Part 1: Foreigners, fires and the way ahead, November 26
Climate change activist Tim Flannery has seen the future: it's here, and it's ... solar.
In part two of his interview with Climate Spectator, the founding Climate councillor said his views on the likely renewables mix had, in the last few years, evolved signficantly.
Bold hopes for geothermal to power the Australian economy “for the best part of a century”, made during his reign as Australian of the Year in 2007, have subsided. The 'hot rocks' technology could yet, he says, play a larger role in other countries like The Philippines, Indonesia and parts of Africa, but its role in Australia will be small.
“I did buy shares in geothermal companies and I’ll be rewarded in heaven for those, I think,” he says.
Meanwhile, solar production costs, he notes, have plummeted 80 per cent in four years, uptake in Australia has gone from a few thousand to more than a million and storage solutions loom, potentially, around the corner.
“We’re in the middle of a revolution that nobody really anticipated. It’s happening right now. It’s called solar and wind, particularly solar,” he says.
“I mean solar, it’s a disruptive, profoundly disruptive technology which is changing everything in this country.
"No one anticipated the drop in cost of production of solar panels ... it’s incredible, what would $10,000 dollars would buy you four years ago, you can now get for two and a half thousand."
Flannery says a storage breakthrough could quickly change the landscape again.
“Once we start combining that with some storage capacity, so that people can store the energy they make with their solar panels and get them through the evening peak, it’s going to be even more disruptive," he says.
"The new generation of panels coming out of Germany today have exactly that; they’ve got storage capacity with them.
"These technological changes are fundamental and what they will do at the end of the day is create a sort of an amalgamation of the heat and cooling sectors and the transport sector with the electricity sector.”
Buoyed by the technological realm, although cautious on the prospects of electric cars taking off in Australia any time soon, Flannery is also optimistic on political developments, declaring the sceptics are losing the war.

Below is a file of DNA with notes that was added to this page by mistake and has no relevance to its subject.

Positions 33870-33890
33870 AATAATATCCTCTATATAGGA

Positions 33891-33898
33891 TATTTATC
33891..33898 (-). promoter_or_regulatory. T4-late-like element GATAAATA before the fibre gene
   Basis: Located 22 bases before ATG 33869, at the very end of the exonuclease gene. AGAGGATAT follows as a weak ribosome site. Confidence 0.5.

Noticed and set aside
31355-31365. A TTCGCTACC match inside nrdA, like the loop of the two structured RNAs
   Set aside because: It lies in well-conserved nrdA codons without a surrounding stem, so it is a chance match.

"Where’s the success? Show me where it is. They haven’t had any success," he says.
“They’re losing the war. Fossil fuels are starting to go out backwards. We’re seeing dramatic emissions reductions in both the US and Australia. We’ve already said the US has dropped 8 per cent in the last five years, Australia from the electricity sector dropped 9 per cent in one year.
"Copenhagen was the turning point. National pledges under [the Copenhagen Accord] are now starting to drive these changes, and the changed cost structure of the renewables, that is such a major driver. And that’s been largely pushed by China and Germany."
But he urged caution on hopes that China will quickly engineer a global energy market evolution.
"Look, China is trialling five emissions trading schemes at the moment which cover 250 million people. They’re trying to work out how those schemes ... which is the best model... [But] you’ve got to understand that in China, as well, it’s a controlled economy, so the price of electricity is controlled by the state. How do you run an emissions trading scheme where you have price control?
"This is a difficult problem that they’re working through. But sometime between 2015 and 2020 I think there’s anticipation that there’ll be a nationwide rollout of an ETS."
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